Hello and thank you for your messages!

In short, if I decide to update Dorico in a few years in order to use it on a new computer that would eventually no longer be compatible with 3.5, then I will no longer be able to use this version which is one of the last to be supported by my old Mac, right ?

If I want to use Dorico on these two machines, then I will need to purchase a second license.
I understand.

As you say, it’s not for tomorrow!
Anyway, what a pleasure to work with Dorico: elegant and considerable time saver!
What a great job.

I hope not to had bothered you too much throughout this not very fascinating subject of which I am grateful to you for having brought all these clarifications.

Yours truly,
Ch. B.

P.S. One more time, please sorry this translation !

Your license allows you to run the version you’ve paid for and any previous versions of the software. For instance, I’m running Dorico 3.5.10 but I’m also running 2.2.20, 3.5.0 and (on an old computer) 1.2, despite the fact that I no longer own a license for Dorico 1, 2 or 3.

It remains to be seen how the new licensing system will work but I haven’t seen any indication that old versions of the software will be forcibly switched off.

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“Your license allows you to run the version you’ve paid for and any previous versions of the software.”

This is beautiful !!

(I had this doubt because of Cubase.)

However, D. Spreadbury wrote : “when the new licensing system is introduced, it will be introduced alongside a new version of the software, and existing and older versions would remain tied to the eLicenser”.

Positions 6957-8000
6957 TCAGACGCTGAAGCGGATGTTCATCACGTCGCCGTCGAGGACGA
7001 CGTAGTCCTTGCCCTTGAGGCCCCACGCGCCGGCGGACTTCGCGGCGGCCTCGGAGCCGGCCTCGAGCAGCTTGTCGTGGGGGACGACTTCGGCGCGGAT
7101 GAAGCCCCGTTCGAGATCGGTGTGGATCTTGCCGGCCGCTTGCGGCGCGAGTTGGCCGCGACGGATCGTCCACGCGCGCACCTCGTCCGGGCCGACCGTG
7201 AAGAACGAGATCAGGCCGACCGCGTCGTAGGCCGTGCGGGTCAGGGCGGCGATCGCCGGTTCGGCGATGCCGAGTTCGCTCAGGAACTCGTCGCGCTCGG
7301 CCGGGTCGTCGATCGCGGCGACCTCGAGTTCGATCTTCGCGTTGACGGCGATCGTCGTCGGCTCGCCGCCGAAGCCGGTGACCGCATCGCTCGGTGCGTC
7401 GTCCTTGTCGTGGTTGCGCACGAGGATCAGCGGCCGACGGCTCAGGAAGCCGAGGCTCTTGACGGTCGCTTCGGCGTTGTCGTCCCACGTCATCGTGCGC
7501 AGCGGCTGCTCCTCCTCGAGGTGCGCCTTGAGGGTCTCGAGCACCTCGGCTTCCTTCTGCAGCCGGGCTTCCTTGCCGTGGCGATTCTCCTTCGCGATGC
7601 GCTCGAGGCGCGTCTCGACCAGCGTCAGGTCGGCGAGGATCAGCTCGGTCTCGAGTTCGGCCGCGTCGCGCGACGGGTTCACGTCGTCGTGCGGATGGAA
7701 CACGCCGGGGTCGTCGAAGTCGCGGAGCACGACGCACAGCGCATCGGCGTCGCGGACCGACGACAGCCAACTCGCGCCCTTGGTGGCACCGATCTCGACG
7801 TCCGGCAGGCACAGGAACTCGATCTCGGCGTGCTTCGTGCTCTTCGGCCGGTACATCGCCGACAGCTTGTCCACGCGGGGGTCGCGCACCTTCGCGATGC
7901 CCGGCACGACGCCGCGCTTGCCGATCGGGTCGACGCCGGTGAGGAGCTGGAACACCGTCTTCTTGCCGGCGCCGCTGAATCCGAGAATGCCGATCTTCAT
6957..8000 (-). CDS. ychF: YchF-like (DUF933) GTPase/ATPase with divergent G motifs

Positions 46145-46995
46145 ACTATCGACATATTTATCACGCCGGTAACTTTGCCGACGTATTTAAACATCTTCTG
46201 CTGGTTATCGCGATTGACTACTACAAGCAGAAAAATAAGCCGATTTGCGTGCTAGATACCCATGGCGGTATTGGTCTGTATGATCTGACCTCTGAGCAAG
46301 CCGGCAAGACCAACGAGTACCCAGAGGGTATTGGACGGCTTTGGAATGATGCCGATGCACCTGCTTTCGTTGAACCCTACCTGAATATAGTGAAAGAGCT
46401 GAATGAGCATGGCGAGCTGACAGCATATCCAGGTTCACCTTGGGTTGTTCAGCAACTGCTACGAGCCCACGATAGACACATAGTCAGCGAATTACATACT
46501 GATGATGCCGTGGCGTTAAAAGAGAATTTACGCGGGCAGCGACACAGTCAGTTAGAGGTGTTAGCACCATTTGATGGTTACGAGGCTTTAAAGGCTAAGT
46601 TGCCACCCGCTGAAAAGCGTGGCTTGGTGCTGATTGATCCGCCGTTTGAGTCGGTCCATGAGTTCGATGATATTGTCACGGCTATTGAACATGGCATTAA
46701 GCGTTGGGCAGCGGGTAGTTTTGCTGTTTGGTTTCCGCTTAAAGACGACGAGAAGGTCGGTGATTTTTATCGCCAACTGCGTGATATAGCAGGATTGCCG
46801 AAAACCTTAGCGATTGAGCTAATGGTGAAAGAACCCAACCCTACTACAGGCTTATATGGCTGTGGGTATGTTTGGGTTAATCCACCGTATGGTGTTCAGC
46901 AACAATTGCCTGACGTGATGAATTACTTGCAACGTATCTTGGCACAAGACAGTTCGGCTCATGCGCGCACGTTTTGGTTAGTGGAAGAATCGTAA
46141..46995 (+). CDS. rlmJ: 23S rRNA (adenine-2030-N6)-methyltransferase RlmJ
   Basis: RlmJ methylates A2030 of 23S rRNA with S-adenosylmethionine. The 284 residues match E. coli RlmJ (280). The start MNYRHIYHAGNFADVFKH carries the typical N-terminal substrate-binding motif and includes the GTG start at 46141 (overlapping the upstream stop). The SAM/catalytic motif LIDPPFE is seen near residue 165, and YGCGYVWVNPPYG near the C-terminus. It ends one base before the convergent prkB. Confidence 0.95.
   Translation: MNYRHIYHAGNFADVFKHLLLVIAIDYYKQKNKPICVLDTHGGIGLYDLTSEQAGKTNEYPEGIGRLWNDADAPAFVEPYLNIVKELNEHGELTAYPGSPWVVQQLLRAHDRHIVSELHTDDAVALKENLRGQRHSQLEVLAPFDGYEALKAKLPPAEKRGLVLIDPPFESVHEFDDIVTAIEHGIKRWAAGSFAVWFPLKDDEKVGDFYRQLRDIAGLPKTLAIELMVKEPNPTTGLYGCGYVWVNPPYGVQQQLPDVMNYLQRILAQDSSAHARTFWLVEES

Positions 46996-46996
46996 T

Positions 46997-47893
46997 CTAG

Then, it seems complicated to me to run Dorico in the future (in 5 - 7 years) : 3.5 on my old Mac and, at the same time, the newest version on a new laptop without purshasing a full license again.

Maybe I am wrong or I have not read properly the previous posts ?

Thank you !

All the Best,
Ch. B.

Right now you can use the reactivate button within MySteinberg to run Dorico on multiple machines. See below.

My supposition is that when you buy a new computer, you will reactivate Dorico 3.5 (or Dorico 4 or whatever it is you’re running at that point) on the new computer. Your old computer will still be able to run Dorico 3.5 or Dorico 4 or whatever, but won’t be able to be upgraded beyond that point without you buying a new license. Continuing to use Dorico on the old machine is technically in breach of the Steinberg EULA as it currently stands, but a) Steinberg staff have publicly suggested how to bypass the single-machine limit and b) one of the stated purposes of the new licensing system will be the ability to run the same license on multiple machines without the need for a hardware dongle.

Many thanks for taking the trouble to respond so fully Daniel, and for the reassurance. I appreciate the myriad of dilemmas you continually face. Incidentally, I’ve just learned that from 2023 Adobe will cease support of Type 1 fonts. Another little potential headache to deal with, and a useful example of nothing lasting forever, at least where computers are concerned.

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That’s been anticipated for a rreeaallyy long time though. Thomas Phinney said they were phasing out Type 1 support back in 2005.

By then earth will probably have been struck and blown up by an asteroid, which mean we’ll all have to buy new computers anyway. :man_shrugging:


Hello Pianoleo :slightly_smiling_face: